B. Non-medical Evidence

Vocational Background. The Plaintiff, who was born on February 2, 1971, was thirty-five years old at the time of the ALJ's decision. (Rec. 15 (ALJ Decision, Sept. 27, 2006)). He earned an Associate Degree in Law Enforcement in 1993. (Rec. 88, 310.) From 1992 through 1994, he worked as a bank security guard, and from 1994 through 2005, he worked as a police officer, first for the New York State Park Police, and then from 1999 through 2005, for the Port Authority of New York and New Jersey ("Port Authority"). (Rec. 83, 119, 311-12, 314.)

On September 11, 2001, the Plaintiff was deployed to the World Trade Center ("WTC") site to assist in rescue and recovery. (Rec. 312-313.) He worked for the next two years at the WTC site, during which time he developed increased anger, could not work with a partner, would lash out at the public, and had dreams of body parts. (Rec. 313, 315.) On February 28, 2005, the last day he worked, the Plaintiff had an episode of sweating and crying and his lieutenant required him to surrender his weapon and see Dr. Doris Francis, a staff psychologist with the Port Authority's Office of Medical Services. (Rec. 82, 113, 136, 313, 315).

C. Relevant Medical Evidence

1. Post-Traumatic Stress Disorder and Depression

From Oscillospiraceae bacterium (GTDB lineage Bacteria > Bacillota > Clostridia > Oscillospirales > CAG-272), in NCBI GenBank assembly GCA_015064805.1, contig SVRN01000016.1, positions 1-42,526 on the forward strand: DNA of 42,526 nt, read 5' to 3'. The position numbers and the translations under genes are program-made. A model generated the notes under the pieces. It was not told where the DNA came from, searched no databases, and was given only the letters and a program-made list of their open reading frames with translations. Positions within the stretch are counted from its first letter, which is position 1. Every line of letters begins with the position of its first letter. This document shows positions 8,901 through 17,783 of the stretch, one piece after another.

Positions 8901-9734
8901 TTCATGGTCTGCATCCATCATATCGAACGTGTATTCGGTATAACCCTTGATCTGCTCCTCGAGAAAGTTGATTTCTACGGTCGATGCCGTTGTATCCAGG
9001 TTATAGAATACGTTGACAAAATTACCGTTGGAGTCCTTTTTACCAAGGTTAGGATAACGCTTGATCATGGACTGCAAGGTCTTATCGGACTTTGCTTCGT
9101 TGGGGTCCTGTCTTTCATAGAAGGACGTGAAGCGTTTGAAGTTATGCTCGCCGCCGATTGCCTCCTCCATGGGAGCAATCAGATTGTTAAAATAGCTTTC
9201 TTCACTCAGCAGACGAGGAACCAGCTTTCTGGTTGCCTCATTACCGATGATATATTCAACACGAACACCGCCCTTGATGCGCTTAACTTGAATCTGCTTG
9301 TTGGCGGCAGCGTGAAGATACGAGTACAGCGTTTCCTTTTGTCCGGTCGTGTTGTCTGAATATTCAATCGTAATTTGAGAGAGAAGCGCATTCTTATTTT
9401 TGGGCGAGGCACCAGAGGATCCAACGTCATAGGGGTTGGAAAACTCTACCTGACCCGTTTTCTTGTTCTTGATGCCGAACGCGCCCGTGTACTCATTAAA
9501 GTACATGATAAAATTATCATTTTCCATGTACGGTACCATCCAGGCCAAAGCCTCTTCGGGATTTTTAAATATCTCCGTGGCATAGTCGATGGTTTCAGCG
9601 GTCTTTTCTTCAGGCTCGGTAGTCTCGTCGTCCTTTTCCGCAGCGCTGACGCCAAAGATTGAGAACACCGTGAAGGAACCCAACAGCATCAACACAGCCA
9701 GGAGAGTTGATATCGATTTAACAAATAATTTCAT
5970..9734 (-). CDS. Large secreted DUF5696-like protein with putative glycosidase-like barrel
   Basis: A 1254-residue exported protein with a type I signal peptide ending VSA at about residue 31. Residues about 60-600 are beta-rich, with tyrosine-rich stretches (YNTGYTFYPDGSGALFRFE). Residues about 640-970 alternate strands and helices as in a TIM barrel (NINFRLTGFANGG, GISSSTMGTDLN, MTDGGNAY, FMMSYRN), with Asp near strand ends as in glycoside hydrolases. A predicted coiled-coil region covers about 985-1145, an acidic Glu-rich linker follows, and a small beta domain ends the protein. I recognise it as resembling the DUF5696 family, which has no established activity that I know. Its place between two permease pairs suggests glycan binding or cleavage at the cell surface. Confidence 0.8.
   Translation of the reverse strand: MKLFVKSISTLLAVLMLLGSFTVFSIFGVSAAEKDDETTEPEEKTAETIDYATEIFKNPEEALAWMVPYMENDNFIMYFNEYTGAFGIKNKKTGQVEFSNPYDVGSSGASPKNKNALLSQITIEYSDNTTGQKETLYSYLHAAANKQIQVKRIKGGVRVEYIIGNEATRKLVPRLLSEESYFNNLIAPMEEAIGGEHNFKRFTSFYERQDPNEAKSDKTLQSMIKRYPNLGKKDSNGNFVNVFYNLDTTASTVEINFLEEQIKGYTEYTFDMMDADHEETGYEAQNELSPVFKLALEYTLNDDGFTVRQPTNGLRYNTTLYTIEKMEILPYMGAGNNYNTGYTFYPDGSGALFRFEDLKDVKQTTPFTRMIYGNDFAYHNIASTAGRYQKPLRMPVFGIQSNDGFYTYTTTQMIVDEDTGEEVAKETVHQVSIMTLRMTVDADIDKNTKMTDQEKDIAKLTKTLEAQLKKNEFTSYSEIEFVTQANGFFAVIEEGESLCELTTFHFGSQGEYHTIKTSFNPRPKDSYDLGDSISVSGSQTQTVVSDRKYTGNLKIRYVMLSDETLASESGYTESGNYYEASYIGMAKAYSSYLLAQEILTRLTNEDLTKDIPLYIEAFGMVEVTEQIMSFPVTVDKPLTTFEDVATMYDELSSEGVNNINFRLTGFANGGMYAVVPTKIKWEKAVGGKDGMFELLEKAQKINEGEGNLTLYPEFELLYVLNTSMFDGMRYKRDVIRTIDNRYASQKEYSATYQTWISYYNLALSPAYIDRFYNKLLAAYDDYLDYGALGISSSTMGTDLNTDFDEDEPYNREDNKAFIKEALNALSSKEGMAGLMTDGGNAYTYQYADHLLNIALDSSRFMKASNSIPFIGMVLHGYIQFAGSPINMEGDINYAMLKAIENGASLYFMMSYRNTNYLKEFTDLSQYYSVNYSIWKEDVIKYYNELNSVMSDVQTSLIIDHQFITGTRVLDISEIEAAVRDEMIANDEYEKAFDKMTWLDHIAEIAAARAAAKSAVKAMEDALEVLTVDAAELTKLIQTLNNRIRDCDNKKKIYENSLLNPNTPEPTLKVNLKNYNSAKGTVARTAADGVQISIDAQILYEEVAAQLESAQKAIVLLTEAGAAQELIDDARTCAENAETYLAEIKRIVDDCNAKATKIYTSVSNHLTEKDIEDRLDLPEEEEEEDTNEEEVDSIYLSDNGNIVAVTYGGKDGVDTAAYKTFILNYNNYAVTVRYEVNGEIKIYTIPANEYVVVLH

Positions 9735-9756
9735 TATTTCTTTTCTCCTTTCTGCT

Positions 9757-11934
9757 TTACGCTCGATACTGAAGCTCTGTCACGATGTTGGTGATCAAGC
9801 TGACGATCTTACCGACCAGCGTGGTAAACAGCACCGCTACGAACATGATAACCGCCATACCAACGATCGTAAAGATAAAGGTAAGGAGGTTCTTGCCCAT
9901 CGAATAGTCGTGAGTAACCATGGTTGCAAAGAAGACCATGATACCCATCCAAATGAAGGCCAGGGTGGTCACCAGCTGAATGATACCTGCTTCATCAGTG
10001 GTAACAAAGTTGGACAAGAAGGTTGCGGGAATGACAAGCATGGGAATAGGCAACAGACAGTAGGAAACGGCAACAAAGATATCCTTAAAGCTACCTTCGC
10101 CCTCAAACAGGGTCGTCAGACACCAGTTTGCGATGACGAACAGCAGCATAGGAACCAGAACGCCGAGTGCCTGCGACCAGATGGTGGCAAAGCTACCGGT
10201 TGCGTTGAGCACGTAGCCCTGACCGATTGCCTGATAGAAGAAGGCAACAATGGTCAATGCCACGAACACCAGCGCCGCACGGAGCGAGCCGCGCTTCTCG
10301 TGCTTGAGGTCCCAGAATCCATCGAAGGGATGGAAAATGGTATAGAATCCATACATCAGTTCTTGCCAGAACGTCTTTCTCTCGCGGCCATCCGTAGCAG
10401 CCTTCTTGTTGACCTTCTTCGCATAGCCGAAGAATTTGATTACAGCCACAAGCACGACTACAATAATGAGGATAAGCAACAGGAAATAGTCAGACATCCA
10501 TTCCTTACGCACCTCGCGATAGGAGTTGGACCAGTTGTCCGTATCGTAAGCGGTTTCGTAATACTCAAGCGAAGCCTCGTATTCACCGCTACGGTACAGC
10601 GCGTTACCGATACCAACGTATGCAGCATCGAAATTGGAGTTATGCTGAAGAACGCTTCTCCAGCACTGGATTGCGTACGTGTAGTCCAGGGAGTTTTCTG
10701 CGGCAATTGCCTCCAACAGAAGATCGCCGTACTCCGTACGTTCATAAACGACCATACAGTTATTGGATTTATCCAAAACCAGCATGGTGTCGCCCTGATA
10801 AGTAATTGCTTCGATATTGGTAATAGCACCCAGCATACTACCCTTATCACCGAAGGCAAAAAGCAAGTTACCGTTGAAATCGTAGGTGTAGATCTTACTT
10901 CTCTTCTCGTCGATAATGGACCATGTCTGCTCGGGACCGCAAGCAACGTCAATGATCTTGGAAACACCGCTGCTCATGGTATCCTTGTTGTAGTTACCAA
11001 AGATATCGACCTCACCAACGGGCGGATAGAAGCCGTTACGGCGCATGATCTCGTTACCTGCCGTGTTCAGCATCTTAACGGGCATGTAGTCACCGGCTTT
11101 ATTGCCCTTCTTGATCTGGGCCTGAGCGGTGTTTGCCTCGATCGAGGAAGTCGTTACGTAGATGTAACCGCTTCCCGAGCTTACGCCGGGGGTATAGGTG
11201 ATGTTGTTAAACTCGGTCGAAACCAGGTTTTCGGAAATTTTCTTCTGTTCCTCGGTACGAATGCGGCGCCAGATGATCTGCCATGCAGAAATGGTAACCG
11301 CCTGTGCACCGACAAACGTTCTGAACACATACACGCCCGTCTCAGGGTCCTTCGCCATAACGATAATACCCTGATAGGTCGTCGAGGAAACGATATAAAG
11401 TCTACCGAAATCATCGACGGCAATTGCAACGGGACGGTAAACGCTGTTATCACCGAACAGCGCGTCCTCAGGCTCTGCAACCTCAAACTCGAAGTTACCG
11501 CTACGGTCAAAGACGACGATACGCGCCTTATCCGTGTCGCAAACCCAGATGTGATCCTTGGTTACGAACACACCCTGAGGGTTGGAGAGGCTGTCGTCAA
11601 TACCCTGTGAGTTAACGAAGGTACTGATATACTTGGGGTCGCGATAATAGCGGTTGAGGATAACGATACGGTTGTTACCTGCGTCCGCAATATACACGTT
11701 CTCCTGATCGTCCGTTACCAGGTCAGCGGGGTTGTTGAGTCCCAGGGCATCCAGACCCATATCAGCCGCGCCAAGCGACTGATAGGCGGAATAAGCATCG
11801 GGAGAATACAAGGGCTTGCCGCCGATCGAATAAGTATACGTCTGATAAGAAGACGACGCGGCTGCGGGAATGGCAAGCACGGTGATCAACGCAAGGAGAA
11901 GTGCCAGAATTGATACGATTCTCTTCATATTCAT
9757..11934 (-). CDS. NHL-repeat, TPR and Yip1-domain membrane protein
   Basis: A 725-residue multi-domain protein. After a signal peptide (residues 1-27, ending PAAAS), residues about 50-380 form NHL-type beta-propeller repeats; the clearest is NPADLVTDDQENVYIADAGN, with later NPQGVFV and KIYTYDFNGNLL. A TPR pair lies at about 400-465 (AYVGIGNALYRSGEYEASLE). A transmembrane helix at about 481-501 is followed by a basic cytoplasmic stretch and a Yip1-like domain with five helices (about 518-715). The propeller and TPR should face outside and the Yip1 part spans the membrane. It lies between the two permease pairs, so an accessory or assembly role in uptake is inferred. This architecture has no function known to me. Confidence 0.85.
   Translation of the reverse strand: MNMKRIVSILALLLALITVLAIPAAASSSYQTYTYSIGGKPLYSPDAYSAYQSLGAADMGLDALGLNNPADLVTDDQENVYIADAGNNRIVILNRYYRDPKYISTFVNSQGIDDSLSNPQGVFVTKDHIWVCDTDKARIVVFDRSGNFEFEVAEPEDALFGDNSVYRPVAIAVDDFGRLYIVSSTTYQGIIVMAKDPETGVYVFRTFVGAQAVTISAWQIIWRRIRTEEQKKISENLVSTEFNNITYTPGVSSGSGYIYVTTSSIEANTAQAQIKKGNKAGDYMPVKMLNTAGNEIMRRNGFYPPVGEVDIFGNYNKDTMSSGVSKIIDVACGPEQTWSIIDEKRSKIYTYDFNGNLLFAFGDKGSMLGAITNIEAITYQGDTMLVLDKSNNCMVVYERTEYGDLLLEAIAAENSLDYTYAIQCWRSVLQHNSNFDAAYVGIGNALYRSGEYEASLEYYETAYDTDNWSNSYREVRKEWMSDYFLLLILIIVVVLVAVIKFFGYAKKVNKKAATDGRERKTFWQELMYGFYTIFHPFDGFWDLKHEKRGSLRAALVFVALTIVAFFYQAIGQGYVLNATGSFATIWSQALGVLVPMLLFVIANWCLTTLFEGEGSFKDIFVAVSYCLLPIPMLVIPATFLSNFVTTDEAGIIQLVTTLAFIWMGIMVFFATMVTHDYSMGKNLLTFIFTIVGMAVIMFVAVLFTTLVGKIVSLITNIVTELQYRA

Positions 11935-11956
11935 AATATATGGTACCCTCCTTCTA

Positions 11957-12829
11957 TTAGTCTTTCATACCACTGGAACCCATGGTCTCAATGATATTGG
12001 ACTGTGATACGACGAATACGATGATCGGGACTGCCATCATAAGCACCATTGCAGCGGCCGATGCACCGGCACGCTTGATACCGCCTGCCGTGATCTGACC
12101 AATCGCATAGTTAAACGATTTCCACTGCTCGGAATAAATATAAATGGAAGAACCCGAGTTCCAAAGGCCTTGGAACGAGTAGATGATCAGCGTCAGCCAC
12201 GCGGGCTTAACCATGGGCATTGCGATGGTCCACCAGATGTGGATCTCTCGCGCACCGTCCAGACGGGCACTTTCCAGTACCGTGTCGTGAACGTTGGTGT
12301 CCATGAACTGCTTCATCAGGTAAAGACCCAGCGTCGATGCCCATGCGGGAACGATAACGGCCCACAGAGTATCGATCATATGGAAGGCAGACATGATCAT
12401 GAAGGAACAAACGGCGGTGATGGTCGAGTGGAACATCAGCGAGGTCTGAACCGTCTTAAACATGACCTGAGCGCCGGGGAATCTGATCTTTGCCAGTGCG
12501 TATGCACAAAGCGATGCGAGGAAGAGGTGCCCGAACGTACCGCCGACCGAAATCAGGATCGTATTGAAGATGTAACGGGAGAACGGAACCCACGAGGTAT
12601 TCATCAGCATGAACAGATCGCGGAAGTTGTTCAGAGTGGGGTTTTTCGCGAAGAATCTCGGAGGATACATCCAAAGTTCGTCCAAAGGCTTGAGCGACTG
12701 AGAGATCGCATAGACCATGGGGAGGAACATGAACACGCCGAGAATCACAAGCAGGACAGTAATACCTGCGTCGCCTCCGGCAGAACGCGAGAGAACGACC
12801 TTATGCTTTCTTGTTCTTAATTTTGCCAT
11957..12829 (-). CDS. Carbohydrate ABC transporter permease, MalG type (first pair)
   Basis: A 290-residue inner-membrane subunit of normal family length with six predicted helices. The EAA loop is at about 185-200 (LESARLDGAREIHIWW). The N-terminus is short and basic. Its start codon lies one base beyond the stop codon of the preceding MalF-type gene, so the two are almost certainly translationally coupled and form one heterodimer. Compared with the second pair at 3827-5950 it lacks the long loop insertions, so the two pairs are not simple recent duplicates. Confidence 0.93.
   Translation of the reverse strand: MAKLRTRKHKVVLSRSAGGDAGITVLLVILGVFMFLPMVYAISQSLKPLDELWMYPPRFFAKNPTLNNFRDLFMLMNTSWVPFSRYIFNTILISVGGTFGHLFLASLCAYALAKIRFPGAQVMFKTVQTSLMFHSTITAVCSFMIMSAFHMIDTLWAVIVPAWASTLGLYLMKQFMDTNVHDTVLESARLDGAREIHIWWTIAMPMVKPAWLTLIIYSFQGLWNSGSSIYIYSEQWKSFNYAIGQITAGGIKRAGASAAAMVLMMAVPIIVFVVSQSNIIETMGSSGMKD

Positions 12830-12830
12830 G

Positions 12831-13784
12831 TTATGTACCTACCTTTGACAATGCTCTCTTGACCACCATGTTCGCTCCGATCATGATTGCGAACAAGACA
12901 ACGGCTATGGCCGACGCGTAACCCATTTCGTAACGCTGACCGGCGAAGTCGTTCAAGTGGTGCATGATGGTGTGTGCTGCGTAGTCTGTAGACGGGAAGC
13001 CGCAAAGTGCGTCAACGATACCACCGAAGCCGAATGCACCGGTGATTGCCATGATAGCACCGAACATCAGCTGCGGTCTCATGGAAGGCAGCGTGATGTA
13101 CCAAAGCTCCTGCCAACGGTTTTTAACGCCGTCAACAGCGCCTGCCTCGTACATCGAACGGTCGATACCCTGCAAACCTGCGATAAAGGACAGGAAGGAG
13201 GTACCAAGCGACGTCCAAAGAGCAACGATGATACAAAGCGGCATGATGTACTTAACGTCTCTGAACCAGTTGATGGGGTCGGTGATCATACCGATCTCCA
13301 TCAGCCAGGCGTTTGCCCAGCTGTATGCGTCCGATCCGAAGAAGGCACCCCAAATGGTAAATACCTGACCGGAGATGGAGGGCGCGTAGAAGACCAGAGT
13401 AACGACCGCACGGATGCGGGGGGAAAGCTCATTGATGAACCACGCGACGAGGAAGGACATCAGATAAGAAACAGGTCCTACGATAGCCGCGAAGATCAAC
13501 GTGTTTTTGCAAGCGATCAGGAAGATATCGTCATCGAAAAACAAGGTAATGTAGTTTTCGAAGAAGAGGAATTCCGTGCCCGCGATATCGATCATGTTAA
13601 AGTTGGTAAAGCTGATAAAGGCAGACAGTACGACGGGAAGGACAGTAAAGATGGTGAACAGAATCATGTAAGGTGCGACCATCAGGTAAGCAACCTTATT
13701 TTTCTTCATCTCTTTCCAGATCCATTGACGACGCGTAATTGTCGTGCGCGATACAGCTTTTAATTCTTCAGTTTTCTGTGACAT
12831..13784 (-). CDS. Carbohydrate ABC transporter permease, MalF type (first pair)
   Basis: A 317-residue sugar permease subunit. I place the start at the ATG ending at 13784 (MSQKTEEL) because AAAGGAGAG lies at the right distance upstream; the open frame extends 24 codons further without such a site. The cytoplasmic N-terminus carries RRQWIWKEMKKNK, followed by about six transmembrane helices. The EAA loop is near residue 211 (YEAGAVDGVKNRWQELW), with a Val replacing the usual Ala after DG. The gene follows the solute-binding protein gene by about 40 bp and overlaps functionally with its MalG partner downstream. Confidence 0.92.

Port Authority's Psychologist, Doris Francis, PhD. On his last day of work, February 28, 2005, the Plaintiff's lieutenant referred him to Dr. Doris Francis, a Port Authority staff psychologist whom he consulted twice monthly through October 2006. (Rec. 136.) The Plaintiff stated that for the previous four months, he had experienced feelings of depression, loss of appetite, and difficulty sleeping. Id. When next seen on March 7, 2005, he reported that he had been struggling with images of and sadness related to his work at the WTC recovery site. Id. During his counseling sessions with Dr. Francis, he spoke of emotional issues related to September 11, 2001, and his ex-wife, including sadness, anger and guilt. (Rec. 131-35.) On April 28, 2005, the Plaintiff reported increased difficulty sleeping and concentrating and on May 12, 2005, the Plaintiff was reported as being "very confused." (Rec. 202.) Dr. Francis reported that the Plaintiff's various psychological symptoms would preclude him from returning to work as a police officer. (Rec. 198-204.) Dr. Francis declined the Commissioner's request for her opinion about the Plaintiff's work-related mental abilities. (Rec. 128-30.) Her notes are part of the Record. Dr. Francis referred the Plaintiff to outside mental health treatment and over the course of the next year, the Plaintiff was treated by a psychiatrist, Dr. Richard Luria, and a psychologist, Dr. Paul Kleinman.